Sequim residents fight litter, too

The Clallam County sheriff isn't the only one who is trying to do something about littering along the area's roadways.

Pat Clark, who lives on Falcon Road, is one of a number of volunteers who spend a couple of hours a week picking up what others have left behind in the bypass area.

He said at the May 12 city council meeting that he and his neighbors have removed 31 bags of garbage from alongside U.S. Highway 101 in just six weeks.

Clark said he was motivated to begin picking up trash by a Sequim Gazette cartoon.

"It showed the bypass just covered with litter, and the caption was, 'Whose responsibility is it?'

"I decided, 'It's my responsibility.' So I went to the city and asked for plastic bags," he said.

The first day he picked up 11 bags of trash from the west end of the bypass.

"People honked and waved as they went by. I think I saw just about everybody I know," Clark said.

He's been out a half dozen times in the past eight weeks. He can collect about two to three bags in an hour.

After his solitary foray

into litter pickup, Clark joined the city's volunteer litter pickup crew that works along an "adopted" section of U.S. Highway 101 and leaves the full trash bags for state Department of Transportation workers to pick up.

The coordinator is assistant city clerk Bobby Usselman.

"She makes sure we have signs and vests and are doing it safely. There's four or five folks who regularly volunteer. It's great exercise and it really helps to clean up the place," Clark said.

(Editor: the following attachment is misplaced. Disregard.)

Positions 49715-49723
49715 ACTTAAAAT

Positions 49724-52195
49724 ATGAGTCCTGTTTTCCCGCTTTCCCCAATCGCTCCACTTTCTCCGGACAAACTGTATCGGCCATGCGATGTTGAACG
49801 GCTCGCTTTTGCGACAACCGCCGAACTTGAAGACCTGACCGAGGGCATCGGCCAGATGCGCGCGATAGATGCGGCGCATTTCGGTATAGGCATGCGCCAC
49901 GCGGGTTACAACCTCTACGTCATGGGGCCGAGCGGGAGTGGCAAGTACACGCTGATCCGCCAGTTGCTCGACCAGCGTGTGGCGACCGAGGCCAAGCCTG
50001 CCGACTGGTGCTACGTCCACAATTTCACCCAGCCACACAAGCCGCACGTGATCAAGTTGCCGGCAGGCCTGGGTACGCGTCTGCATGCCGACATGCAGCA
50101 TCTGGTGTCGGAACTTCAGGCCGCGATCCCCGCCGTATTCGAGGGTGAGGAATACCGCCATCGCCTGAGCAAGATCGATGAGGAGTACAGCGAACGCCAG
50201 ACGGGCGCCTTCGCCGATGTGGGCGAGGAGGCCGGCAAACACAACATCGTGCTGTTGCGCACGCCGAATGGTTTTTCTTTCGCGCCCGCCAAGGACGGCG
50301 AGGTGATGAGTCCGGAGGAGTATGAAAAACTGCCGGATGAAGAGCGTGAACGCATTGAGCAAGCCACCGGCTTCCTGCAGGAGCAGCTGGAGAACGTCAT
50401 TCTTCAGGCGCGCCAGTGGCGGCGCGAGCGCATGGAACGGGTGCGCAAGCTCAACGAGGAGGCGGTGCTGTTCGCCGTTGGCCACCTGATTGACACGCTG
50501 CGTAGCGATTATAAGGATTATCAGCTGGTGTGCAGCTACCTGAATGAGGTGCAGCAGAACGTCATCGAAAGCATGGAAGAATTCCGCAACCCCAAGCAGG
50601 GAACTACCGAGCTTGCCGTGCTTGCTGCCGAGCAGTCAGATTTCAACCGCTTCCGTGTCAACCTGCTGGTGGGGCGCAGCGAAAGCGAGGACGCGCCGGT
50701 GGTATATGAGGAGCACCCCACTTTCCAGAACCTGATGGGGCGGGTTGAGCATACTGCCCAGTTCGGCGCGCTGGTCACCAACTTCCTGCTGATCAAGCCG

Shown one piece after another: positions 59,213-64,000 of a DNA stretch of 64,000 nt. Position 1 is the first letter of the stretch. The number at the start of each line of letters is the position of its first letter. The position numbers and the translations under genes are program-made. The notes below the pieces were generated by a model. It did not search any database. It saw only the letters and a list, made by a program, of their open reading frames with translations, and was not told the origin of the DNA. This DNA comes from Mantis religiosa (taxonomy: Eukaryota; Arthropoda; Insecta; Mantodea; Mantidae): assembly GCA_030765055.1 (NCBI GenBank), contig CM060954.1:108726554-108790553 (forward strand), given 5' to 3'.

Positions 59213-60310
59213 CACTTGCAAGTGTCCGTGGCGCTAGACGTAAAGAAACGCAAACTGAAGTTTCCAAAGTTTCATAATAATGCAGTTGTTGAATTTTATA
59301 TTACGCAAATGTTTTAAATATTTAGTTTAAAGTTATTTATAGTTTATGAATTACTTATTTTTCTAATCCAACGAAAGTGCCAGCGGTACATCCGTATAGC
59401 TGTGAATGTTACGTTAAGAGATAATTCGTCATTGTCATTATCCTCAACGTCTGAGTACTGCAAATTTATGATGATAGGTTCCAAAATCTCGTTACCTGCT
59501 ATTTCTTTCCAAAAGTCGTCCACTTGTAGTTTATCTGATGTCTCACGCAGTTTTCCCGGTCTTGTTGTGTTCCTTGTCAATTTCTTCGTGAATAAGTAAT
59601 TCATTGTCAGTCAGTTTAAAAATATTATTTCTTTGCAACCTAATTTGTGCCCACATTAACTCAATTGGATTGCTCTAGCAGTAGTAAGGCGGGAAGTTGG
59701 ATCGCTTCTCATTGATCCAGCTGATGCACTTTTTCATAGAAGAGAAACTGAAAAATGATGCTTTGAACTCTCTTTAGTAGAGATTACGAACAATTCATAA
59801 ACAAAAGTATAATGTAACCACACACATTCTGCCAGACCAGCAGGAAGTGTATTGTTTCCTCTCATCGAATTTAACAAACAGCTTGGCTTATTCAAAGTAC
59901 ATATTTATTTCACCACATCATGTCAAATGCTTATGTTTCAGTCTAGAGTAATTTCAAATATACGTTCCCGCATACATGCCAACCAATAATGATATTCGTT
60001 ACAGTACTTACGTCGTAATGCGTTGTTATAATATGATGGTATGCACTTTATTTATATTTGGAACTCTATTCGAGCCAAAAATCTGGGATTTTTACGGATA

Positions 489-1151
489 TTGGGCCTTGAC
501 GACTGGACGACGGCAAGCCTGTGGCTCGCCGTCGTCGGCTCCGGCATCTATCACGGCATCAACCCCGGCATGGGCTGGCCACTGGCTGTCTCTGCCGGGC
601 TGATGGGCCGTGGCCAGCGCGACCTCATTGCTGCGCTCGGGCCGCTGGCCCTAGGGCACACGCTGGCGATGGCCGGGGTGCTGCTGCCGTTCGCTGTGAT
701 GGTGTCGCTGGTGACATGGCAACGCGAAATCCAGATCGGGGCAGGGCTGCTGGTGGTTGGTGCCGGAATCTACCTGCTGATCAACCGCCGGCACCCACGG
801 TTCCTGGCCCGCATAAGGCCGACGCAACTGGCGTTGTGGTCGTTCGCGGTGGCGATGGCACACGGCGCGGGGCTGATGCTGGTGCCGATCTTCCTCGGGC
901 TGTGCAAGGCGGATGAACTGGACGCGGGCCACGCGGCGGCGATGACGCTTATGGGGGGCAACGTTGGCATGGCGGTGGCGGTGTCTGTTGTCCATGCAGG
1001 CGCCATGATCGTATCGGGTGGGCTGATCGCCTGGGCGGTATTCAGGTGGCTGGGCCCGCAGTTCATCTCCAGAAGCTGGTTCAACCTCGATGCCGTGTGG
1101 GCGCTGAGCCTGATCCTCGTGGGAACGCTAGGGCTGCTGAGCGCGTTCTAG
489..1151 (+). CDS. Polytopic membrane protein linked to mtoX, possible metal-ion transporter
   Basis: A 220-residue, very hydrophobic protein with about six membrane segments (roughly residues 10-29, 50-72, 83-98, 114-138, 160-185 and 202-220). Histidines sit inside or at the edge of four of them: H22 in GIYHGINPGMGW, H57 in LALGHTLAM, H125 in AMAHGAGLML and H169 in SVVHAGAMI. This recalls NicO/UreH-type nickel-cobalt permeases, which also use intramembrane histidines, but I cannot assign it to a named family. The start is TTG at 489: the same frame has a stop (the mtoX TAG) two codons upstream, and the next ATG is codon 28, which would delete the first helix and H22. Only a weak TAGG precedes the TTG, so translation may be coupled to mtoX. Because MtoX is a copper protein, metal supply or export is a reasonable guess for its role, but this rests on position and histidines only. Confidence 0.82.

Clark said one person throws one can of the same brand of beer in the same spot on the River Road bypass over and over.

"I must have picked up 25 cans," he said.

Washington State Patrol spokeswoman Krista Hedstrom said the troopers main issue with this recent warm weather is people throwing lit cigarettes out the window along the highway.

"That's the big thing for us right now. State law says the fine is $1,025," she said.

The fine for other littering is $103 for anything less than

1 cubic foot. For anything greater than 1 cubic foot,

it becomes a mandatory criminal charge, Hedstrom said.

The problem is catching the culprits.

"The trooper has to stop somebody because it's just an infraction; people call in butts out the window all the time, which is fine. If there's a brush fire, we can follow up on that information," she said.

Hedstrom said the anti-littering road signs have an 800 number for the littering hotline and, if the person can be identified, a follow-up letter is sent.

"We don't give a lot of breaks on littering; if you are doing it, there's really not a good excuse," she said.

"You know you're not supposed to be doing it. So if we catch you doing it, you're going to get a ticket."

Reach Brian Gawley at

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